Infrared/IR touch

 

The infrared touch is used for large-area displays such as inexpensive large-format displays or interactive seamless display walls. Many small infrared barriers are installed in a frame, which can be interrupted by pens, fingers or objects. These infrared barriers are located just above the actual surface, so no direct contact with the touch display is required. The actual display can also be installed behind a protective glass. However, this can result in parallax due to the distance between the glass surface and the actual display, affecting the accuracy of the touch inputs. The touch-frame usually does not allow for a shapelier integration. 

Shadow-Sense from the manufacturer Baanto is a further development of infrared technology and offers the advantages that touch technology is insensitive to sunlight and can detect unwanted touches at an early stage. Also, the distinction between finger and pen input is now supported by the Shadow-Sense systems.

InGlass Infrared

 

With the InGlass infrared technology from the manufacturer FlatFrog, infrared light rays are reflected in the pane. When touched, these beams are disturbed and interpreted as a touch event. This works so precisely that pressure strength recognition and multi-touch are possible. The pressure measurement enables additional operating options which must be explicitly supported by the applications. The distinction between fingers, palms and pens is made by their diameter. Depending on the display manufacturer, up to two different pens can be detected. However, the high accuracy of this technology also has a disadvantage: Smallest objects such as fruit flies or clothes are also recognized as inputs and can trigger unwanted pen or finger events. Also, a wrist rest during writing is not possible because it is recognized as an eraser.

MT Cell

 

MultiTaction’s MT Cell technology can only be found in its 55 inch Full HD seamless displays. A layer behind the panels which is equipped with cameras and infrared LEDs continuously scans the surface. This technology can therefore combine a multi-touch with an infinite number of touch points and pen and object recognition. Due to the seamless displays with edge-to-edge glass, very large display walls can be realized without frames, i.e. very beautifully designed.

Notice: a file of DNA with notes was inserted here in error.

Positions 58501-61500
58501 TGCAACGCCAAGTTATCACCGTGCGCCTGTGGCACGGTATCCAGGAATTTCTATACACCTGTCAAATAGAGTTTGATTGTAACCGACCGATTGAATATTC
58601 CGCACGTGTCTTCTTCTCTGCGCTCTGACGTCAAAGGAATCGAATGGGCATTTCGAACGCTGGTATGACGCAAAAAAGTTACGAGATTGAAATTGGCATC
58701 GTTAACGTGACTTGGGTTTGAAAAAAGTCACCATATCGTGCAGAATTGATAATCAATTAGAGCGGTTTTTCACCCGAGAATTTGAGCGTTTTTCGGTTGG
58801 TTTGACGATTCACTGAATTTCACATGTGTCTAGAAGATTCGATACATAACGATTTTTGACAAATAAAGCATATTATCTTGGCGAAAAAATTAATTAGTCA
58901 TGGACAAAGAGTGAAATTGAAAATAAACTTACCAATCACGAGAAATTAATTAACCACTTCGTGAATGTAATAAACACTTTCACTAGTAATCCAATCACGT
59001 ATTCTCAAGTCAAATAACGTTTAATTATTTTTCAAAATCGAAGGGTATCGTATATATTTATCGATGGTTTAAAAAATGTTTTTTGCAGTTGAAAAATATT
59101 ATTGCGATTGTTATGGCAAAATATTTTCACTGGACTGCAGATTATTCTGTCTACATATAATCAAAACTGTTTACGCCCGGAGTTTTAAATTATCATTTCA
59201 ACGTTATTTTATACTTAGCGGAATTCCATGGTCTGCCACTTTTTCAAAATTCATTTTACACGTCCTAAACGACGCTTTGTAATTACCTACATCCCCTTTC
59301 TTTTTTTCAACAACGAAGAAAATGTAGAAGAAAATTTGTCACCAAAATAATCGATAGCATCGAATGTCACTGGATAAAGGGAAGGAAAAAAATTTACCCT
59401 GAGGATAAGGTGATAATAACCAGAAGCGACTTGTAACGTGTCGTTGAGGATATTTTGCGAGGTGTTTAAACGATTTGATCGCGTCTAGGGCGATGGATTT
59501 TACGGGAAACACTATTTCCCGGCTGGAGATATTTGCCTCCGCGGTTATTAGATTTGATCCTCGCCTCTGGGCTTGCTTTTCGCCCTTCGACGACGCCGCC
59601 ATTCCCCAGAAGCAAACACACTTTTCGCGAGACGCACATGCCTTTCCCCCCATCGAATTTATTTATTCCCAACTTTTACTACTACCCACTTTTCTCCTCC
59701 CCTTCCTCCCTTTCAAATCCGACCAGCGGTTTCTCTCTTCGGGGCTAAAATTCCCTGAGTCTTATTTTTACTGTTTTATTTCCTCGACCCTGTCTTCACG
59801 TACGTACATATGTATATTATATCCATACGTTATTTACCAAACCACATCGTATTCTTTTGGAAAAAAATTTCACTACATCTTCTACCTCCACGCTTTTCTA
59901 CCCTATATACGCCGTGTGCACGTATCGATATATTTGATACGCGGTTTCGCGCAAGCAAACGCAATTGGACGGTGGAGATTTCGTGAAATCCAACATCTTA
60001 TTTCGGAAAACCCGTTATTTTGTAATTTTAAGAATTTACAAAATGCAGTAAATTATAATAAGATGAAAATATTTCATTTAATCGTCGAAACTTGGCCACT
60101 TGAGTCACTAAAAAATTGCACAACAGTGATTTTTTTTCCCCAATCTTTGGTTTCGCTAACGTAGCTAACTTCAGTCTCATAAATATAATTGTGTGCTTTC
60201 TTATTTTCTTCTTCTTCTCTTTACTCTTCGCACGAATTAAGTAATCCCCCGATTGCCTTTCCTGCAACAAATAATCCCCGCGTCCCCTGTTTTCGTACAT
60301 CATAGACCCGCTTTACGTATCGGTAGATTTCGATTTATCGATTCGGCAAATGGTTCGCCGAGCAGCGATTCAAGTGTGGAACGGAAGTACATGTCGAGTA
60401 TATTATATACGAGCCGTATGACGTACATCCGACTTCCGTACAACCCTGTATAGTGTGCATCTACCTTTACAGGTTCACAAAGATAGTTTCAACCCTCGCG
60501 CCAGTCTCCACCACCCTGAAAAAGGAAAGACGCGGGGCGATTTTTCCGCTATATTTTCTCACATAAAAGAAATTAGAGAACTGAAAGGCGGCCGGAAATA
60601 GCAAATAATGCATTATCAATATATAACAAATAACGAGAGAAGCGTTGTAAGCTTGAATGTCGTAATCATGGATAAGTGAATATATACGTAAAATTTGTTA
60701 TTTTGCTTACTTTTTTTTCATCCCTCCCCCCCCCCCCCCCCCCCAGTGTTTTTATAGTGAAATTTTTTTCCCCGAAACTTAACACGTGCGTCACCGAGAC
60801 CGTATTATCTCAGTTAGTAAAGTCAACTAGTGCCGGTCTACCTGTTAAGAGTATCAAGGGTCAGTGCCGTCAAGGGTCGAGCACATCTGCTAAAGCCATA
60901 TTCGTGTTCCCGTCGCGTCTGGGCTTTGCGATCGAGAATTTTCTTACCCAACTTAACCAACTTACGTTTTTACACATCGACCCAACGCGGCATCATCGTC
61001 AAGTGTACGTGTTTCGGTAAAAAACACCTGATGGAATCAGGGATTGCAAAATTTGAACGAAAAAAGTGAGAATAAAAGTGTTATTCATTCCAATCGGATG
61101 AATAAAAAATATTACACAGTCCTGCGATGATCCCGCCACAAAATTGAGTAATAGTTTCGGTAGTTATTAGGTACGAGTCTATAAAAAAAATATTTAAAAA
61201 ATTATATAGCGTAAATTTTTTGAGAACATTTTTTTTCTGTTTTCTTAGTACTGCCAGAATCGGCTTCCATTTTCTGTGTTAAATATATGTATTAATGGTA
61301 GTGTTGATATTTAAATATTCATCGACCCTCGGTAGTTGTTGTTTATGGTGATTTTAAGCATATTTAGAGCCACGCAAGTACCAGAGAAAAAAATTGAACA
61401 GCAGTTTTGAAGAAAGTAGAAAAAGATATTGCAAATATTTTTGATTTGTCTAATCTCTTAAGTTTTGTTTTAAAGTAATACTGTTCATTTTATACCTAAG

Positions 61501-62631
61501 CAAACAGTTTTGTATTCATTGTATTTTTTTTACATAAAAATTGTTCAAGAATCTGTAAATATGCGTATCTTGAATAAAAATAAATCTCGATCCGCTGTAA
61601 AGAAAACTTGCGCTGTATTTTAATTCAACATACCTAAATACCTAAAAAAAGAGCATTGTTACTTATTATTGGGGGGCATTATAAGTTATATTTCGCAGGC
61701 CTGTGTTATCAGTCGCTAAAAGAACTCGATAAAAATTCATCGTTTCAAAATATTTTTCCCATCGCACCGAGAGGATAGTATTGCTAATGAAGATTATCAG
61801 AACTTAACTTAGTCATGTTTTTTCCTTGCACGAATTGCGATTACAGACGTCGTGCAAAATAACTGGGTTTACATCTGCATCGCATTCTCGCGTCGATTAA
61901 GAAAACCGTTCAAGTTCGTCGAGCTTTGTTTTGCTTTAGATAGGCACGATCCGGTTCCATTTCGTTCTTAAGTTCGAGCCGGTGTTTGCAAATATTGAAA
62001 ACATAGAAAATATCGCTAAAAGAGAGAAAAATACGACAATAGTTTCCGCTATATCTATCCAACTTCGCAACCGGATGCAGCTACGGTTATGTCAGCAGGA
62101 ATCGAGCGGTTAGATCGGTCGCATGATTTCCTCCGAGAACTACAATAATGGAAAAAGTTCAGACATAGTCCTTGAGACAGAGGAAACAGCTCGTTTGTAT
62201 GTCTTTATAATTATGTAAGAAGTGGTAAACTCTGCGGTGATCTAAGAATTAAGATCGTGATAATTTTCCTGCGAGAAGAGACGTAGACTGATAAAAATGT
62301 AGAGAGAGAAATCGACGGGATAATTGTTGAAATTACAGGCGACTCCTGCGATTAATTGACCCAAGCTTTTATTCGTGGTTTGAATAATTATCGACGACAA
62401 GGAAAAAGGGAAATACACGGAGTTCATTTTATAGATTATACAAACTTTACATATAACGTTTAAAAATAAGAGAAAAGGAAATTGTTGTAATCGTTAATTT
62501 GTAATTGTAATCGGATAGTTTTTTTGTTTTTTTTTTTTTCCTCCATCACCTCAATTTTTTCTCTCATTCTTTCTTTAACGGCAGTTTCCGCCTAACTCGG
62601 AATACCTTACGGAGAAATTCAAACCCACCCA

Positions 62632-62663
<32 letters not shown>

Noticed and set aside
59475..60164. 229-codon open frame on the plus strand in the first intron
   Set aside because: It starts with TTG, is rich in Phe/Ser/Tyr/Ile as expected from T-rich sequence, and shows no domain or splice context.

Inductive touch displays

 

Inductive input systems are used either as very precise pen input systems for displays such as the Wacom board or in combination with PCAP touch panels. These input systems can only be used with special input pens (digitizers) with integrated coil. Behind the display there is a net made of metal oxide, which sends electromagnetic waves to the pen. The coil in the pin then generates a current and sends a signal to determine the position. The pens must be active and charged regularly. Inductive input systems are hardly to be found in mobile devices any more, this type of touch technology is much more needed in professional devices in such fields as medicine, education and engineering.

ON-CELL / IN-CELL touch displays

LG and Microsoft offer in some display series the so-called In-Cell-Touch-Technology. This offers advantages in terms of writing performance, visibility and design, as the LCD panel and protective glass are bonded directly and without air gaps. Der Vorteil liegt hier buchstäblich auf dem Display da kein wahrnehmbarer Abstand zwischen Schutzglas und Display wahrnehmbar ist (Direct Bonding). The advantage here is literally on the display as there is no perceptible distance between the protective glass and the display (direct bonding). This brings a very high accuracy and therefore a natural writing feeling with itself. In conjunction with active pens whose pressure strength detection can be used in assisted applications depending on the strength of pressure a thin or thicker line can be drawn. Multitouch up to 20 touch points and up to two different pens can be recognized with this technology. Microsoft sometimes uses an averted form of this technology in the new Surface HUB 2 under the name “PixelSense”.

Authors:

Simon Badr, AV senior consultant and expert for interactive technologies, macom
Linh Nguyen, student of the bachelor programme Online Media at Hochschule Furtwangen
Immanuel Roß, AV consultant and project engineer, macom GmbH